I serve on the Bylaws Committee. I am proposing two bylaws changes: one to explicitly forbid a floor fee and one to explicitly allow it. My hope is that the Bylaws Committee reports out both and lets the delegates decide. If they don’t, I’ll introduce one or both of the changes from the floor.

    Both would add a subsection c to Article 11, Section 3.

    Forbid:

    c) Delegates shall not be required to pay a registration fee to be credentialed or to access the floor for business sessions.

    Allow:

    c) At the discretion of the Libertarian National Committee, all delegates may be required to pay a minimum registration fee before being credentialed.

    I’d like to say I think one of those bylaws changes will pass putting this issue behind us. However, it’s possible one fix will garner majority support, but neither will get the necessary 2/3 support.

  22. Brian Holtz Post author

    Mike RONR 555.2-4 is in the middle of a discussion of what should be said by the Bylaw article that defines membership. It’s only about the requirements for membership, and lines 2-4 are just saying that no fees beyond dues can be required for membership. This has nothing to do with whether a registration fee can be charged to the tiny subset of members who are delegates to a convention. Instead, it would forbid the LP from, say, requiring all members to also buy an LP News subscription, over and above their dues.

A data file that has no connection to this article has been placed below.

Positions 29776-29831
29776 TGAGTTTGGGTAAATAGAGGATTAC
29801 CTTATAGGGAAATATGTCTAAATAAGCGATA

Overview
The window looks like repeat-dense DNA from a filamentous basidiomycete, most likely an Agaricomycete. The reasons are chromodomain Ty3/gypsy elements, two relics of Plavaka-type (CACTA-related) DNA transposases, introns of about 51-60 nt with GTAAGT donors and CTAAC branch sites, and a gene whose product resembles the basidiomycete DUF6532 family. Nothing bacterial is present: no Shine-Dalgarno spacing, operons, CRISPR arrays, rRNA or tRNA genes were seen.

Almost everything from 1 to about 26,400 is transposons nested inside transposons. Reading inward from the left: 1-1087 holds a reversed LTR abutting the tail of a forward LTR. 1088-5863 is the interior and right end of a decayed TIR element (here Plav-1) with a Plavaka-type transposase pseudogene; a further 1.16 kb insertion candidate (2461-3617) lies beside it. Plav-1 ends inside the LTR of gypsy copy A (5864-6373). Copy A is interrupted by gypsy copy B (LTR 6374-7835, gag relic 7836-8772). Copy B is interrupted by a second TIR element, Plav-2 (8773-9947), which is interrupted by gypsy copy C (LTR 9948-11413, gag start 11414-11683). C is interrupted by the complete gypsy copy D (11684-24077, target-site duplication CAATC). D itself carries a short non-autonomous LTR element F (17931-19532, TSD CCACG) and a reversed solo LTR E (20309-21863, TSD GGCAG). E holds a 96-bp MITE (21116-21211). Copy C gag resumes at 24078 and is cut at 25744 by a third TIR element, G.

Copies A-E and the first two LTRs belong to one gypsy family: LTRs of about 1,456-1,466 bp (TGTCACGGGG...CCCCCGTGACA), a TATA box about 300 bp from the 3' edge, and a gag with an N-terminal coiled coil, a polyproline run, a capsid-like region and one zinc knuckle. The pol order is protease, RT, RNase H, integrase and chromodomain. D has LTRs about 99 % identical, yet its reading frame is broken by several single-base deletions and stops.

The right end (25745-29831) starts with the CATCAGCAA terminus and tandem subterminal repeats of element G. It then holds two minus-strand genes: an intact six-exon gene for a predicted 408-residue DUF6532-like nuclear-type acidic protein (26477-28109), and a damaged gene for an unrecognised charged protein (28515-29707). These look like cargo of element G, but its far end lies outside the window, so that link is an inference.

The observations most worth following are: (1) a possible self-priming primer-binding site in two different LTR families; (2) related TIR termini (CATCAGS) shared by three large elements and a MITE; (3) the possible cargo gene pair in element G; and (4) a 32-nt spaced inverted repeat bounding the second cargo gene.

23. David F. Nolan

    @24 – Burns is a clueless clown. Isn’t there already an independent or third-party candidate in the race? Probably not a libertarian, but a way to cast a protest vote.

  24. Michael Seebeck, who knows what words mean

    @23 & @25:

    I don’t agree.

    Assessing a floor fee on a delegate is assessing an excess fee on a member as is prohibited by that section. There is no indication of a limitation or exemption on when that excess fee can or cannot be assessed, including any exemption for a convention registration.

  25. Marc Montoni

    So many claims, so little time to refute them. … I will stick to just one of Mr. Montoni’s claims; I am sure other people can tackle his other bullet points.

    Once again, Mr. Lieberman missed the point completely.

    The central issue is not whether we have 600, 220, or 149 “elected” officials or “Libertarian Public Officials.” [And by the way, assuming one accepts the 220 figure, if we’re now at 149, I’m not sure a decline of over a third is anything to crow about; nor am I sure that a decline of a half or a third sounds much different to most people – decline is decline, whether it’s 1/3, 1/2, or .38925.]

    Rather, the central point is that the LP has many serious problems right now, yet the majority faction on the LNC has continually — regardless of the deleterious consequences — chosen to champion issues they know in advance are divisive and yet which will have no effect whatsoever on the many serious core problems. If anything, the fanatic obsession on bringing forth divisive decisions make those core problems much worse.

    Just in case the reader is logic challenged, here is an example, fully spelled out:

    The LP already has a serious fundraising problem. Angering a few hundred members out of our membership base of 14k or so guarantees that we will have an even greater fundraising problem, because the few hundred aren’t going to open their wallets or circulate petitions in the future if they think the leadership regards them as gutter trash.

    My impression is that at our peak, we might have had around 220 ELECTED officials. So, we might be off our peak somewhat, but not precipitously off of it.

    Let’s go over it again:

    1) We don’t need any more divisive decisions.